Blame is in ready supply amid the latest wave of SIM-swap attacks targeting bank, social media and in some cases cryptocurrency accounts, leaving victims traumatized and angry.
For Michael Terpin, it is clear where the fault lies.
"AT&T is doing nothing to protect its almost 140 million customers from SIM card fraud. AT&T is therefore directly culpable for these attacks because it is well aware that its customers are subject to SIM swap fraud and that its security measures are ineffective," reads a $223.8 million lawsuit filed on behalf of Terpin against the carrier earlier this month. The entrepreneur sued AT&T having had nearly $24 million worth of bitcoin stolen from him in a SIM swap scam last year.
"We dispute these allegations and look forward to presenting our case in court," said AT&T, in response.
While Terpin and AT&T prepare for battle, the industry at large is still trying to figure how to stop these attacks from happening in the first place. And what has become patently obvious in all this is that phone numbers are a deeply flawed means of authentication.
"This issue goes to the core of identity: How do I identify you as another person, over the internet?" asked Allison Nixon, director of security research at threat intelligence specialist Flashpoint. "There are only so many pieces of information I can use to actually do that. I can have you prove possession of your email, I can have you prove possession of your phone number, but there's not really any equivalent to you walking up to a bank teller and showing them your government-issued photo ID, with all the anti-counterfeiting security measures that are on that ID."
And mobile operators also face challenges in the issue.
"When we use possession of another account, such as an email address or a phone number, as a second factor, we create a security dependency. The thing we protect, such as your bank account, is now only as secure as the account it depends on. Many mobile operators have failed to put in safeguards commensurate with the security requirements of the services that depend on their security," said Jesper Johansson, chief information security officer at Yubico, which makes hardware security keys for two-factor authentication (2FA). "Their (mobile operators') controls against SIM swapping…are not sufficient. They are designed under the assumption that the only thing at stake is your phone number, which could be easily swapped back. However, we use possession of that phone number to control access to bank accounts and/or cryptocurrency vaults, and their controls are not up to that task."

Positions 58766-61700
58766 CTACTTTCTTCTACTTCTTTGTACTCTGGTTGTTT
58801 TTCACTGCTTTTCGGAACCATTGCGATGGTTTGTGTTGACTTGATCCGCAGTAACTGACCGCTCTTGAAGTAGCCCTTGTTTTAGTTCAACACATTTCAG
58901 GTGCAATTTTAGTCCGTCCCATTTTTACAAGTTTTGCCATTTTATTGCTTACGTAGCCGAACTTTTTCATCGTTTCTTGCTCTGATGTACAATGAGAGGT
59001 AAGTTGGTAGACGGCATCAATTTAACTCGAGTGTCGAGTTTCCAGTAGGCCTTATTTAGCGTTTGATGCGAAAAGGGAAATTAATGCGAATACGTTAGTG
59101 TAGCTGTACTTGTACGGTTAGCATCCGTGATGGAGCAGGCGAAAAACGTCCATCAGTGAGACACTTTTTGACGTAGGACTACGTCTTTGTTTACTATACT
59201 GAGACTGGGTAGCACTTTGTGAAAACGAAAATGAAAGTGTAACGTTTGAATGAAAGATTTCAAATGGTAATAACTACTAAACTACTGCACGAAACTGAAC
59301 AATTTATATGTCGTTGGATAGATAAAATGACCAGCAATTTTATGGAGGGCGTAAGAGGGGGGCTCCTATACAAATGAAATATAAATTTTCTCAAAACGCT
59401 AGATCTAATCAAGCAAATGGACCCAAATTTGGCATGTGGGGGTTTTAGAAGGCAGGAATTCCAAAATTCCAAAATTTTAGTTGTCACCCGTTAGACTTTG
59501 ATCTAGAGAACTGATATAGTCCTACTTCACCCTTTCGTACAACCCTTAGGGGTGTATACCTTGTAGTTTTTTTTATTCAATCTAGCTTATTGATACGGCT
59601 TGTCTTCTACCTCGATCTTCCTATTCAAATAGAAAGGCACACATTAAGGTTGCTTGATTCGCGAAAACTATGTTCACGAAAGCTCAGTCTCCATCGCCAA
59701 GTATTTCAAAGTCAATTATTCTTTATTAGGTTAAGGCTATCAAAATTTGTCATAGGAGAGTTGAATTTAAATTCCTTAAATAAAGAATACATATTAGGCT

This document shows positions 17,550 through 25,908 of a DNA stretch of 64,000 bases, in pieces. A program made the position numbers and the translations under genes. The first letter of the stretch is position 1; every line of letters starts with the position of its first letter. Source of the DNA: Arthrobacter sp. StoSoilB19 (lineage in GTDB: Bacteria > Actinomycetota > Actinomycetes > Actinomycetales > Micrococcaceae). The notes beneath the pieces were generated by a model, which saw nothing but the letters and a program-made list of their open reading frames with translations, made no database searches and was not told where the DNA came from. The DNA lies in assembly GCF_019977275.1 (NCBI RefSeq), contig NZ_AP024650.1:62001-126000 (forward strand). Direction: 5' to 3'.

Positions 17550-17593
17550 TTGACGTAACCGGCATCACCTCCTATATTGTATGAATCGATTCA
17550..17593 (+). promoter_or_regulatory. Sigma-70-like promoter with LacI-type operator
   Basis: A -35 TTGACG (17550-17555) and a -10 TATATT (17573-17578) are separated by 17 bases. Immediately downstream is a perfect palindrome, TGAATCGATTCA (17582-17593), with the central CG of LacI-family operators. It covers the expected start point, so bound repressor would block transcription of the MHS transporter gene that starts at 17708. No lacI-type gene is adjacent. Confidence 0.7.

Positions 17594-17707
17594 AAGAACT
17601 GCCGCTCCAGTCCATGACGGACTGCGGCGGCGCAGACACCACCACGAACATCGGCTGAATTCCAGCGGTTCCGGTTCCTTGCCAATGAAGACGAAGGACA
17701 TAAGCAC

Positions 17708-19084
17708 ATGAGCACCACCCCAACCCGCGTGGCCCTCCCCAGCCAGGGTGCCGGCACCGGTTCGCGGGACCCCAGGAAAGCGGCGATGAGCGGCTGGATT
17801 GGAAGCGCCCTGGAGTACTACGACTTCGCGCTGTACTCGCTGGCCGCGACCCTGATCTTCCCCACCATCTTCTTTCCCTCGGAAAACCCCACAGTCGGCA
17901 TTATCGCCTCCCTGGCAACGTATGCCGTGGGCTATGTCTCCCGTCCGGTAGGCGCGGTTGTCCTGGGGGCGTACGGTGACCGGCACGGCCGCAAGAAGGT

Authenticating a person's identity using a phone number or email address is also predicated upon the false assumption that people keep the same phone number or email address for a long time, Nixon said. "They were never designed to serve this sort of purpose. There is no way for a website owner or bank to know if a number has been recycled."
SIMs and IDs
SIM-swapping is when a criminal fraudulently obtains a victim's phone number by having that number transferred to a SIM card in their possession.
The criminal achieves this by using social engineering to convince the carrier that they are the legitimate owner of the targeted number. Tactics typically include supplying morsels of stolen personal data such as address, date of birth and so on. Another tactic sees criminals bribe a carrier's employee to carry out the nefarious SIM swap.
Once the SIM swap has been completed, the criminal can potentially gain access to any online service linked to the phone number, including email, social media, bank and in Terpin's case, cryptocurrency accounts.
Some carriers text customers informing them a SIM swap has been initiated, advising them to contact support if they did not authorize it. Often this warning signal arrives too late for the victim to do anything about it. Meanwhile, some customers only find out they have become a victim when they unexpectedly lose cellular service. By the time they realize what's happened, the attacker has changed the passwords on every account they can get their hands on.
It is worth remembering that the SIM swap is not a new scam; it is more than 10 years old.
As such, "there is no excuse for social media companies, or crypto service providers, to point the finger at telecoms operators, because these online guys have all designed their security since the SIM-swap attack has been known about," argued Dave Morrow, a former group fraud manager for Vodafone Group.
The first victims of such scams were users with desirable mobile numbers. Criminals fraudulently gained possession of the number, and then sold the related SIM card.
Indeed, Morrow said some numbers can sell for thousands of dollars. Morrow in 2016 founded FraudFit, a consultancy that helps businesses adopt best practices to mitigate the risk of fraud.